News

Jury in Vioxx trial to hear testimony from Carol Ernst

The jury in the Ernst v. Merck Vioxx trial heard testimony from the daughter of Carol Ernst, who has filed a lawsuit blaming Merck for the death of her husband. A weeping Shawna Sherril testified yesterday that her mother has been distraught since her husband's sudden death four years ago. The lawsuit, which alleges that the painkiller Vioxx is responsible for the heart attack that killed Robert Ernst in May of 2001, is being closely watched by both critics of the drug industry and Wall …

HIT: Carolinas Healthcare launches WiFi drive

ComputerWorld examines a large scale WiFi deployment at Carolinas Healthcare, which runs hospitals in both North and South Carolina. According to the magazine, the provider has added 500 wireless access points throughout its 14 hospitals and plans to add a further 500 in the next year. The tech savvy provider is also conducting a Voice over IP trial for respiratory therapists and other staff to see if equipping them with hands free devices improves efficiency.

- see this …

Medicare to pay for Genentech stroke drug

The Wall Street Journal reports a significant development for biotech firm Genentech. Medicare officials say the program will cover the clot dissolving drug tPA for patients who have suffered serous strokes. Officials note the drug costs about $2,000 per dose but say the drug's track record merits the investment.

- see this story from The Wall Street Journal (sub. req.)

SPOTLIGHT: Brain-dead woman allowed to die after giving birth


Doctors allowed a brain dead woman who gave birth yesterday to die by switching off the systems which had been keeping her alive. The case of Susan Torres has been closely watched for months as doctors attempted to save the life of her child. Torres gave birth yesterday to a 1 lb., 13 oz. baby girl. Doctors say the chances are very good that the cancer that killed Torres has not spread to the infant. Story

ALSO NOTED: Caremark beats profit expectations; Molina's results not so good; and much more...

> A Malaysian state-owned investment fund has bought a 13.2 percent stake in Indian hospital company Apollo. Story

> Caremark reports a healthy 53 percent jump in second-quarter net income; the company credits sales of specialty drugs. Release

> California's Insurance …

PhRMA introduces new DTC ad guidelines

As expected, the Pharmaceutical Research and Manufacturers Association (PhRMA) released a new set of guidelines this morning intended to address criticism that the drug industry's ads sometimes mislead consumers. If the self-enforced rules are obeyed, the result could be a major change in the drug advertising campaigns Americans see on television. Drug companies will be required to submit spots to the FDA for approval. The new policy also outlaws the brief 15-second spots known as …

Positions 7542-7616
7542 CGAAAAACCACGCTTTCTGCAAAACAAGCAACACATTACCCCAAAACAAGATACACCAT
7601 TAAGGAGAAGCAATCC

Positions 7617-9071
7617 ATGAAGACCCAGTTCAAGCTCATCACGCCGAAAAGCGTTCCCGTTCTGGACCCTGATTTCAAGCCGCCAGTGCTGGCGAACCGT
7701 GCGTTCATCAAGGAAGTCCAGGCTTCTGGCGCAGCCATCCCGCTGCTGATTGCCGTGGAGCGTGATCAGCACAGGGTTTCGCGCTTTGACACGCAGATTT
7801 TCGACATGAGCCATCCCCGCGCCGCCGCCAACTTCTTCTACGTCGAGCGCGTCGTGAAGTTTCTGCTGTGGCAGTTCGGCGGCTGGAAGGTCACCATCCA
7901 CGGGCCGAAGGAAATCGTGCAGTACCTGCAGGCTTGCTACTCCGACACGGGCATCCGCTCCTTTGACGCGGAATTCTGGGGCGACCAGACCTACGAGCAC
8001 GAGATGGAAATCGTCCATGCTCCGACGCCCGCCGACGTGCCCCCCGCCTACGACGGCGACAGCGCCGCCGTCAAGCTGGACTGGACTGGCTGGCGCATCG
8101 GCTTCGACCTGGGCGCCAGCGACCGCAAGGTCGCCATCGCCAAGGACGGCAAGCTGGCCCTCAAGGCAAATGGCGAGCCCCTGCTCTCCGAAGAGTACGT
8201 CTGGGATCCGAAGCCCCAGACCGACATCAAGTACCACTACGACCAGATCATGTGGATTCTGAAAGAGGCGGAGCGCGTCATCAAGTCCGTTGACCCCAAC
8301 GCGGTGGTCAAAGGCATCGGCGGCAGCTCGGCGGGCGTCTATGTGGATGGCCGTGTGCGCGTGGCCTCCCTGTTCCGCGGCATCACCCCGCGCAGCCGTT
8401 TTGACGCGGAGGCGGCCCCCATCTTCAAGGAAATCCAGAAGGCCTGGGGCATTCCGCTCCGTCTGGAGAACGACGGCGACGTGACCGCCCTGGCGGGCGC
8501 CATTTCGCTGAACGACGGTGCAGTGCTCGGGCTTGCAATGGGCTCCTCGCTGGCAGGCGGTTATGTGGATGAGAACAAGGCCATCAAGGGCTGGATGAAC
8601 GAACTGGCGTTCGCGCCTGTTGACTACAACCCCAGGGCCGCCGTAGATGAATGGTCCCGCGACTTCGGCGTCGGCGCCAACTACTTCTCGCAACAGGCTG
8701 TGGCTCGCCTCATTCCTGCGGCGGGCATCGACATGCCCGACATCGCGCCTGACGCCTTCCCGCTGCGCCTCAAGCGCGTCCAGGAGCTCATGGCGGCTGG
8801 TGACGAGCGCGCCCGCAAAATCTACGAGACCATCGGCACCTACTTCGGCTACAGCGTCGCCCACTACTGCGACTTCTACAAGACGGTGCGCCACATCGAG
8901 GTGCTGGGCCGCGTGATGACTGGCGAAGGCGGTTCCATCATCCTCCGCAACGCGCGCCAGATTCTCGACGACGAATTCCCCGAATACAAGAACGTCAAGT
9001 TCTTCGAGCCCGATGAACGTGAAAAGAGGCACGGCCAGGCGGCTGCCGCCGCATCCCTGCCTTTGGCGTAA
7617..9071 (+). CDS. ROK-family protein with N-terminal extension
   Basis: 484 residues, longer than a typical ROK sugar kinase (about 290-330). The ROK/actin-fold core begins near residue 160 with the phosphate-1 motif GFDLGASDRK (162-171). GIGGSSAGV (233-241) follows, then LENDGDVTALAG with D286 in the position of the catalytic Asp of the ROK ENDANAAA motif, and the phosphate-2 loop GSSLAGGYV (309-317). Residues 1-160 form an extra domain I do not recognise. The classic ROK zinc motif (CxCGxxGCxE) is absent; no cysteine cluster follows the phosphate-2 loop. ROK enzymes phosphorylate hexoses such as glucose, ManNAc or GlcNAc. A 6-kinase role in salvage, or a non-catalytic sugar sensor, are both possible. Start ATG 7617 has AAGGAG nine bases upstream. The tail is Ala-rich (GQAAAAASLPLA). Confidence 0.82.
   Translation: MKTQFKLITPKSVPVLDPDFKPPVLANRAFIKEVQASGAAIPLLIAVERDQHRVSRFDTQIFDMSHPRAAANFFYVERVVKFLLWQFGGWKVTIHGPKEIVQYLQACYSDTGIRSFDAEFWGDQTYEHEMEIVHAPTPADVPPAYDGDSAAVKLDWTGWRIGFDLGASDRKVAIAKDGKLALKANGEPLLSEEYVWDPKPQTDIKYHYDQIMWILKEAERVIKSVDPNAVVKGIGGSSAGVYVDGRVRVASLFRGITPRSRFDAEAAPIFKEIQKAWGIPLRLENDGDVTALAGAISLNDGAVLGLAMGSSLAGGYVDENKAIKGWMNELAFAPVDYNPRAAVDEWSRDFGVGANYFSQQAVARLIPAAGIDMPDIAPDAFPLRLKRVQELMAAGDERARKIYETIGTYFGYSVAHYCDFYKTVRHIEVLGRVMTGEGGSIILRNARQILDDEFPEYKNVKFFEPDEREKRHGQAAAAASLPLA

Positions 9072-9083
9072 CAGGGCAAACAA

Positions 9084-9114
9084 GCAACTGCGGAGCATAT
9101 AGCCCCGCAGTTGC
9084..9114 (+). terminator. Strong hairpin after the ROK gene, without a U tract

Calif. insurance commish condemns HSAs

California's insurance commissioner is expected to release a report this morning highly critical of health savings accounts (HSAs) and the trend in healthcare towards "consumer driven plans." Commissioner John Garamendi's report concludes that California's healthcare system is headed towards "a complete breakdown." Garamendi, a Democrat who plans to run for lieutenant governor in 2006, is a supporter of universal coverage.

The report notes that the cost of healthcare premiums has …

HHS discusses avian flu, bioterror plans

Health and Human Services Secretary Mike Leavitt said his agency is considering a plan which would deliver vaccines to Americans through the postal service or at distribution points such as firehouses, in the event of a major flu outbreak or bioterrorist attack. Leavitt also noted his agency plans to purchase 20 million doses of tamiflu to guard against a possible outbreak of avian flu and a further 20 million doses of a vaccine when it becomes available. Leavitt said the agency hopes to …

HIT: Brailer praises Kaiser's effort

National Health IT coordinator Dr. David Brailer told an audience of about 200 physicians, software engineers and executives from Kaiser Permanente at a health IT conference that the company's new electronic health records system should "serve as a national model." Kaiser's HealthConnect initiative will see the company spend $3.3 billion on modernization technology throughout its health care network over the course of the next decade. "The way Kaiser has gone about doing this is a great …

Top 5 procedures at US hospitals

The most commonly preformed procedure at US hospitals is the Caesarean section, according to new data from the Healthcare Cost and Utilization Project at AHRQ. Hospitals preformed 1.2 million of the procedures last year, a figure which some analysts called "surprising." According to the agency, the most commonly performed in-patient procedures are: 1) Upper Gastrointestinal endoscopy (712,000); 2) Catheterization to diagnose heart problems (707,000); 3) Respiratory intubation …

SPOTLIGHT: Cigna posts good Q2 results